Just keep in mind that the DC adapter isn’t included, but I personally just use bus-power (why not?).
Rugged construction and professional-grade keys
So, this thing is HEAVY!
The M-Audio Hammer 88 feels like something you’d bring to your next gig.
Most of the keyboard is made of medium-density fiberboard (MDF), but the cover is made of metal. If you ever need to make repairs (which I did at some point), it’s also fairly easy to dissassemble.
You’ll also notice that the keys feel very close to an actual upright piano.
That’s because the M-Audio Hammer 88 uses hammer-action mechanisms to suspend the keys.
I can’t say that it feels EXACTLY like a real piano, but it’s realistic enough to make me feel like I’m playing the real thing. The amount of resistance is well-balanced and makes longer sessions pleasant.
Now, the keys are RELATIVELY quiet compared to other keyboards.
BUT… You can obviously expect them to make SOME noise (the “hammers” need to hit something).
What I don’t like about the M-Audio Hammer 88
To be 100% honest, the only thing I don’t like about the M-Audio Hammer 88 is the customer support.
When I accidentaly tore off the USB port, I needed to email them THREE times before getting a response.
It’s also worth mentioning that you’ll need to pay for return shipping if you want to get your keyboard services (which is pretty expensive).
I decided to go in there and fix it myself (which IS possible and easily done).
If you ever need some assistance with that, maybe I’ll make a video one day!
So, I personally wouldn’t count on M-Audio customer support to assist you with this purchase.
M-Audio Hammer 88 vs Yamaha P125
Let’s compare the M-Audio Hammer 88 with the Yamaha P125…
|M-Audio Hammer 88||Yamaha P125|
|Type of Action||Hammer-Action||Graded Hammer-Action|
|Sound Engine||No||Pure CF Sound Engine|
|Pedal Inputs||Sustain, Soft, Expression||Sustain|
|Included Accessories||Music Stand||Music Stand, Sustain Pedal, AC Adapter|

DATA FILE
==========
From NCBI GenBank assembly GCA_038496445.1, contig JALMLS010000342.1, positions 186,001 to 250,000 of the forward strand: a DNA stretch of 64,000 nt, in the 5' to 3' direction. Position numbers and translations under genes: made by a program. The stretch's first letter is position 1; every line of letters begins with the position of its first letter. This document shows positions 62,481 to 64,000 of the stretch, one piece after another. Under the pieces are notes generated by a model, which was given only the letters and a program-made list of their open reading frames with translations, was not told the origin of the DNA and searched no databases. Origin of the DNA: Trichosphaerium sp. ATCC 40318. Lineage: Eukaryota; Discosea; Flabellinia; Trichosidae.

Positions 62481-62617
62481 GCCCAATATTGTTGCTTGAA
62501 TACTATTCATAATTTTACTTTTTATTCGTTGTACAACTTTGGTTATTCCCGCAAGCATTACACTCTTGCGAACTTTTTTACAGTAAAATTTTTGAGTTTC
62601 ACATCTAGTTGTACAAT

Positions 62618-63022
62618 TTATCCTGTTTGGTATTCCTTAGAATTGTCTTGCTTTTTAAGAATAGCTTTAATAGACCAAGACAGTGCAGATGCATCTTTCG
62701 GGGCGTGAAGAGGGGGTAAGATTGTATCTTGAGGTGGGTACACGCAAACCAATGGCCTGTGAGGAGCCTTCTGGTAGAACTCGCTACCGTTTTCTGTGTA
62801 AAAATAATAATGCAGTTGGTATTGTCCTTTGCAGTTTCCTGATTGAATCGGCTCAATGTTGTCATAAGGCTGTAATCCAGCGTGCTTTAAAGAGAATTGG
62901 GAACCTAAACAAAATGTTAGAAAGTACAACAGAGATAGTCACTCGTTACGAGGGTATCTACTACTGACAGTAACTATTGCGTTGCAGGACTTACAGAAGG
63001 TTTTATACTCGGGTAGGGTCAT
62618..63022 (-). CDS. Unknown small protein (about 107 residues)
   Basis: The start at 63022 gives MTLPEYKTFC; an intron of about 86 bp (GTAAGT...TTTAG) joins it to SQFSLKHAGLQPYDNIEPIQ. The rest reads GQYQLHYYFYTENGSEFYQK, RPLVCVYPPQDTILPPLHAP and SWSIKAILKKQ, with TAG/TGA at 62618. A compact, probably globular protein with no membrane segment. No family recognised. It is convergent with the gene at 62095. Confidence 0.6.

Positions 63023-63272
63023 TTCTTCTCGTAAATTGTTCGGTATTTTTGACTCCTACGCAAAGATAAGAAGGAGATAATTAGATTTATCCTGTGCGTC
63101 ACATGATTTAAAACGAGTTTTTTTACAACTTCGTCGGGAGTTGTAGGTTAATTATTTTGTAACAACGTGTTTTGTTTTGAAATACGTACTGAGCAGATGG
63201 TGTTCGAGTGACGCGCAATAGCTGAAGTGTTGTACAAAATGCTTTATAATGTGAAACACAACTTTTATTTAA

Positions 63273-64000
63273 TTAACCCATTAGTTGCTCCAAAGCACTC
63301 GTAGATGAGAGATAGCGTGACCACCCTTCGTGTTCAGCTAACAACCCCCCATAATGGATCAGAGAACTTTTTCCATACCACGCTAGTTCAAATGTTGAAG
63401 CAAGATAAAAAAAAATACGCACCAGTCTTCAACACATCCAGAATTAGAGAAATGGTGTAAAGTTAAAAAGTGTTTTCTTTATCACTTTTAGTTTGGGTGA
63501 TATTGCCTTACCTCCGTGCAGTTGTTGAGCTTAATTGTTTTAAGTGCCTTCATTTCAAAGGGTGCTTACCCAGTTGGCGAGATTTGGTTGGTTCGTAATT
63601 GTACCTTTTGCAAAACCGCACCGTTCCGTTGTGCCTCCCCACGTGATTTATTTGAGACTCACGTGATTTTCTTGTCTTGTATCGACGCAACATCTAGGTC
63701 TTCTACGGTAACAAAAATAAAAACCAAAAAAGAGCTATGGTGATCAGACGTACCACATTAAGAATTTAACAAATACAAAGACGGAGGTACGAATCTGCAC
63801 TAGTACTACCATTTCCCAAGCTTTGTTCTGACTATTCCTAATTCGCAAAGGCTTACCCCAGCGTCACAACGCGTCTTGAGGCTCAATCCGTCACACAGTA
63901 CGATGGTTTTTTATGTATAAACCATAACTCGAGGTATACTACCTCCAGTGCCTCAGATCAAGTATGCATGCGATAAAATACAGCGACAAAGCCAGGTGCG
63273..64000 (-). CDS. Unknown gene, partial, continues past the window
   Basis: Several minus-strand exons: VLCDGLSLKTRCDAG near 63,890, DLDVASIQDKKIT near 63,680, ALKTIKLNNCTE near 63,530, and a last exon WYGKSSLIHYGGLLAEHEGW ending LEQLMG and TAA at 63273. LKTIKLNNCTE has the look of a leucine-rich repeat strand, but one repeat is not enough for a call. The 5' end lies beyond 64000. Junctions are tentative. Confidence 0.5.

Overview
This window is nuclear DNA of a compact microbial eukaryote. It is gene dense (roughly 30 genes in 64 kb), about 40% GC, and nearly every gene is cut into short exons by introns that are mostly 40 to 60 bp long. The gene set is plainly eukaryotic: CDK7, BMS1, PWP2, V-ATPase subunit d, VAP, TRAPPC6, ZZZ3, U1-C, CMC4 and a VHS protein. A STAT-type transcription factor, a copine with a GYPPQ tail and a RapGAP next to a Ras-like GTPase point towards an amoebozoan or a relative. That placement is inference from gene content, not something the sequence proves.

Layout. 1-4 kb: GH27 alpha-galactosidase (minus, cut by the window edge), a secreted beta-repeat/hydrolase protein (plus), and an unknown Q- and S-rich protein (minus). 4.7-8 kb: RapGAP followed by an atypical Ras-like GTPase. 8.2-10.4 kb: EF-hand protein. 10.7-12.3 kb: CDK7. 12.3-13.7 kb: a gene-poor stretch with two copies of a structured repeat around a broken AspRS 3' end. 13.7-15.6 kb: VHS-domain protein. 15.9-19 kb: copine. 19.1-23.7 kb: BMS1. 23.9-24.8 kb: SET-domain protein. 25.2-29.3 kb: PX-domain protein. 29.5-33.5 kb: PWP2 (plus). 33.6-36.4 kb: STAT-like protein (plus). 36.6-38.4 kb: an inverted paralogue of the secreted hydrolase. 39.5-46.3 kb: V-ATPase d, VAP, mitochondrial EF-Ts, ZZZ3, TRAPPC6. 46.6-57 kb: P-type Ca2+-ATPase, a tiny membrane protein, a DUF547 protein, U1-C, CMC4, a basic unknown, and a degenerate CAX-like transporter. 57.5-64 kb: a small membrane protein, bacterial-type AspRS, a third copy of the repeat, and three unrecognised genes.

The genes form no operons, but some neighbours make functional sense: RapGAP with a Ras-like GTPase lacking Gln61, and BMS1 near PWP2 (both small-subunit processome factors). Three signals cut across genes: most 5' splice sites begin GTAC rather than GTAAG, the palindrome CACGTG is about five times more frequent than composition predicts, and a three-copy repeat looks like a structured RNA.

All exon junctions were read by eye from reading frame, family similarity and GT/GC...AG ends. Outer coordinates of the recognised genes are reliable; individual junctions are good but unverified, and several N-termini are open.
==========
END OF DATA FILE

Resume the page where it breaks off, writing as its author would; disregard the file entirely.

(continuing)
M-Audio Hammer 88 vs Studio Logic SL88
Now, let’s look at the Studio Logic SL88…
|M-Audio Hammer 88||Studio Logic SL88|
|Type of Action||Hammer-Action||Graded Hammer-Action|
|Pedal Inputs||Sustain, Soft, Expression||2x Sustain, 1x Expression, 1x Universal|
|Included Accessories||Music Stand||Sustain Pedal, Power Adapter|
M-Audio Hammer 88 vs Native Instrument Komplete Kontrol S88
How does the Native Instruments Komplete Control S88 compare against the M-Audio Hammer 88?
|M-Audio Hammer 88||Native Instruments Komplete Control S88|
|Type of Action||Hammer-Action||Hammer-Action|
|Pedal Inputs||Sustain, Soft, Expression||2x Universal|
|Included Accessories||Music Stand||Power Supply|
M-Audio Hammer 88 vs Roland A-88 MKII
Lastly, let’s look at the Roland A-88 MKII…
|M-Audio Hammer 88||Roland A-88 MKII|
|Type of Action||Hammer-Action||Hammer-Action|
|Pedal Inputs||Sustain, Soft, Expression||Sustain, Soft, Expression|
|Included Accessories||Music Stand||Cables|
Included software with the M-Audio Hammer 88
To be completely honest, I haven’t even downloaded any of the plug-ins included with the Hammer 88. I have nothing against any of them, but I personally use Arturia’s V Collection 7 which has everything I need and more.
If you haven’t equipped yourself with some decent software instruments (grand piano, electric piano, electric organ), you’ve got nothing to lose by trying them!
Here’s a brief description of the 4 software instruments you’ll be able to download from your M-Audio account: